Improving HR Competencies – AmCham-China HR Conference

I was a panelist yesterday the at the AmCham 11th Annual HR Conference in Beijing.  The theme was “China HR in 2015:  How the HR Function is Transforming itself for the Future.”

We saw insightful and lively clip_image001discussions during the conference.  To begin, during the CEO Dialogue session, Michael Barbalas, President, Goodrich China asked that HR to have an opinion and be able to tell senior business leaders when they are wrong.  He illustrated that it takes a board of directors to approve capital expenditure but, only a single signature to hire a senior leader running a million dollar business.  However, he also suggests that capital equipment decline value over time but, human capital increases in value.

Next up was Piotr Bednarczuk, Practice Leader, HR Effectiveness and Corporate Transactions and Transformation, Hewitt.  His topics was on HR transformation in China and how HR departments are restructuring HR delivery model.  Piotr asked us to consider in David Ulrich’s book, “Human Resource Champions,” the idea of the multiple roles of HR as administrative experts, strategic partner and change agents.  Where is the nature of HR today in China?  Some 14 years later, HR are still working on those issues when Ulrich’s book was first published in 1996.

The facilitator for our break-out session, “HR Function Competencies”, was Daisy Dai, Greater China HR Director, Accenture.  The two other panelist was Lilian Li, Asia Pacific Strategic Talent Manager, Caterpillar and Daryl Burgess, Director, Global Accounts, Sandler Training.  Our panel discussion focused on the new competencies requirements that are being asked of HR personnel.  We talked about ways HR can develop competencies in its staff.

In order for Daisy’s staffing team to gain business acumen insight into the role of a consultant, she requires her recruiters to spend a day shadowing consultants to better understand the nature of their work.  This helps her staff with insight to better recruit.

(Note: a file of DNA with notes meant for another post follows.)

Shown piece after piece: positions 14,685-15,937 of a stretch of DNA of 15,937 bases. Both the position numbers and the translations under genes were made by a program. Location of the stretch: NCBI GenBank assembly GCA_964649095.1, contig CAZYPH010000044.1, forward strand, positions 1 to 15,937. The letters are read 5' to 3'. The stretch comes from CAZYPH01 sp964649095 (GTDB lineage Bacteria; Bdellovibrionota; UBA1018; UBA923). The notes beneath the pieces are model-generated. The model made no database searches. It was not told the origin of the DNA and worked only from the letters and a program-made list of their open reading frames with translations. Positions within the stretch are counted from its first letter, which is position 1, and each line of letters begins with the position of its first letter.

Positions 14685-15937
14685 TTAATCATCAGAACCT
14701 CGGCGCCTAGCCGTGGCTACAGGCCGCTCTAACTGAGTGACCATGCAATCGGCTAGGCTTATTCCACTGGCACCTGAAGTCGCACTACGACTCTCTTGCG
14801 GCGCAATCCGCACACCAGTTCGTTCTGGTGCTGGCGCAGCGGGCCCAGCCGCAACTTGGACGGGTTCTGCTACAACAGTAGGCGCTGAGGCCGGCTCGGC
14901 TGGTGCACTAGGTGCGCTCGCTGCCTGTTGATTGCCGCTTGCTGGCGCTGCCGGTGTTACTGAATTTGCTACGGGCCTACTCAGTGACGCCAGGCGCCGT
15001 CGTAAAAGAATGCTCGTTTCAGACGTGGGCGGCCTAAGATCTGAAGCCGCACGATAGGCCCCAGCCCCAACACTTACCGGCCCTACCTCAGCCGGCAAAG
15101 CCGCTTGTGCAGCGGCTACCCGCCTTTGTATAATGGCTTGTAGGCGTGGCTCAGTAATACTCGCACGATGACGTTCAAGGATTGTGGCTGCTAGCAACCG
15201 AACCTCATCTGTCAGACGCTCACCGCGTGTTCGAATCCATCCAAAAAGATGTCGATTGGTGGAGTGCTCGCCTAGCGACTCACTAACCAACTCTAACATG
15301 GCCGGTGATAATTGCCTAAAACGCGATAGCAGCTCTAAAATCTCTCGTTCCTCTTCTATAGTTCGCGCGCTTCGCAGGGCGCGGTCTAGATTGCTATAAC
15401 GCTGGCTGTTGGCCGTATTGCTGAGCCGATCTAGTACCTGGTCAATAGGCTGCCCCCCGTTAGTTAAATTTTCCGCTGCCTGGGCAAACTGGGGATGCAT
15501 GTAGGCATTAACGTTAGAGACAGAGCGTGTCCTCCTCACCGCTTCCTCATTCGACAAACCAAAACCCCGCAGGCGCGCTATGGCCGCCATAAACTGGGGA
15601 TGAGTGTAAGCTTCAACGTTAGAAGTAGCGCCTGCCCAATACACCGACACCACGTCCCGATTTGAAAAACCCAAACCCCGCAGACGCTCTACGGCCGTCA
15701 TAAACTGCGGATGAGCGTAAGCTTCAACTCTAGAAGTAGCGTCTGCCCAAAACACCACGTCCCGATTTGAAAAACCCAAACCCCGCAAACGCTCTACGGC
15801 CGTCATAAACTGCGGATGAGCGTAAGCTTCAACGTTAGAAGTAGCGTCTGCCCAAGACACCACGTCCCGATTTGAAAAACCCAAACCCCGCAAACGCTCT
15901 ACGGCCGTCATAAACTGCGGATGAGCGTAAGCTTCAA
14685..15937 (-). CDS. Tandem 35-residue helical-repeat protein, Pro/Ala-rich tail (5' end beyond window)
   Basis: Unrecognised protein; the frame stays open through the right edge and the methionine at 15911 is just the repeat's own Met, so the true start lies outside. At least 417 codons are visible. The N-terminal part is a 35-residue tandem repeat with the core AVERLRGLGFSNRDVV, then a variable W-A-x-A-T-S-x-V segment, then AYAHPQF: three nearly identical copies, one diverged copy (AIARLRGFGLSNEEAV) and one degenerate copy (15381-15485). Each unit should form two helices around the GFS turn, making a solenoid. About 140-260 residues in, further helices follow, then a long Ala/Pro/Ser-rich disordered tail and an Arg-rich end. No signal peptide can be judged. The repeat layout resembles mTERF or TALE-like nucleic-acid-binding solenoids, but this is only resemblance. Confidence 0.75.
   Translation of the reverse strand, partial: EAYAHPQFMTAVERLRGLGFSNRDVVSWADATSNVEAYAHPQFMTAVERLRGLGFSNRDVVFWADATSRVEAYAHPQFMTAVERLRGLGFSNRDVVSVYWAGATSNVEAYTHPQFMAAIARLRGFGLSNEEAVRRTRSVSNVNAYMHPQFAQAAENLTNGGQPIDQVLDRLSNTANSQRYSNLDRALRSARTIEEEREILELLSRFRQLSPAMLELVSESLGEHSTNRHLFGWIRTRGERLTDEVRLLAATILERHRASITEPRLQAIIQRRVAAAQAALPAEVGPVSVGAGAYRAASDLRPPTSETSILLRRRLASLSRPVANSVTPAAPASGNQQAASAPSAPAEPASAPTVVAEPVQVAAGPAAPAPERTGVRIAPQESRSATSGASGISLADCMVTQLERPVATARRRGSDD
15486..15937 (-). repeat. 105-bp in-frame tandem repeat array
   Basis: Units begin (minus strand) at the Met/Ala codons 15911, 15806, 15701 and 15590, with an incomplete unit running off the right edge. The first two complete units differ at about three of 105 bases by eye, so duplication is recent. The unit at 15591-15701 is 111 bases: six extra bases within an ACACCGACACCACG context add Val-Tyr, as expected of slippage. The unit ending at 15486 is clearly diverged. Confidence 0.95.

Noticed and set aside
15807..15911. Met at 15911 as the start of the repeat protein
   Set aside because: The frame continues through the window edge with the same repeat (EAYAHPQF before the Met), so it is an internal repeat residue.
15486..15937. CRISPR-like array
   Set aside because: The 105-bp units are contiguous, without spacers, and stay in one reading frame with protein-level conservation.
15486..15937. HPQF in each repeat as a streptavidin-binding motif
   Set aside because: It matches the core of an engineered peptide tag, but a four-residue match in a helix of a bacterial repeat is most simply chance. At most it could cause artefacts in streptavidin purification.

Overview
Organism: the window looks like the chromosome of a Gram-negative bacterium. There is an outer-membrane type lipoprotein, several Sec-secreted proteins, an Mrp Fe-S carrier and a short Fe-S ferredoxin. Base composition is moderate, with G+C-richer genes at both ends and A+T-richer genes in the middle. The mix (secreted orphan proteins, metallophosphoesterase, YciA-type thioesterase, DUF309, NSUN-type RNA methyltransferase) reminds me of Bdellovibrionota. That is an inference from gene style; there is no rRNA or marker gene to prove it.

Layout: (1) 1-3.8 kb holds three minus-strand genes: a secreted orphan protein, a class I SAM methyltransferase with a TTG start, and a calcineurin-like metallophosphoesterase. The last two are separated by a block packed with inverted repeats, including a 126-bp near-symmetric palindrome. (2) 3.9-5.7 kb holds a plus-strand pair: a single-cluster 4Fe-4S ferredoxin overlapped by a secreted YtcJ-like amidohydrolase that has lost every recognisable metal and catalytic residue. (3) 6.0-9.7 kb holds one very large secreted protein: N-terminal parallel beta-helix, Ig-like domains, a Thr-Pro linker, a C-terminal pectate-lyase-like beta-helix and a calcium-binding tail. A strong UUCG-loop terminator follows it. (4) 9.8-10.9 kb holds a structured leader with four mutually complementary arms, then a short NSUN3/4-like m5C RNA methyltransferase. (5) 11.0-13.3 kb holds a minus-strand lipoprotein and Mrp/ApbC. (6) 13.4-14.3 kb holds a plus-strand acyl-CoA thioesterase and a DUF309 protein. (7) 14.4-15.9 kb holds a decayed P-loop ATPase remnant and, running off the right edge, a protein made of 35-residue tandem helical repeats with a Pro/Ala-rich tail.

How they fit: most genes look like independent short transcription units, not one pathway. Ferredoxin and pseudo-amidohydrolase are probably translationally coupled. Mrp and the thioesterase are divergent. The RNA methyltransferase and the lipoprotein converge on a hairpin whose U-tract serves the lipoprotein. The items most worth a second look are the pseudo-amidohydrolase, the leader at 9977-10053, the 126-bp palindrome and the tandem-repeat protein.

I suggested that HR invests more in recruiting.  In my experience, the recruiting staff are considered junior members of HR.  Can you imagine a junior staff recruiting senior or key roles for an organization.  I struggled to find skilled recruiters who with strong business acumen and strategic mindset with abilities to influence business leaders.

Daryl suggests that passion is a critical personal attribute.  The inner drive is enables performance and success.  HR managers need to identify those qualities in an individual in order to motivate their teams.

Lilian shared ideas of workforce planning and training framework from Caterpillar.  Setting up structured training allows for a systematic and consistent approach to development.  All of us in the HR community is responsible for finding solutions to be more effective business partners to our business leaders.

Macro-economic issues are driving in how HR manager work with business leaders on strategies.  Recently, we saw a spat of workplace suicides.  Strikes are becoming an issue and how workers deal with grievances.  Competition for labor and spiraling wage hikes will continue to plague HR for new approaches to attract and retain.  Workforce engagement and leadership development are perennial issues requiring new and innovative ideas from the HR community.

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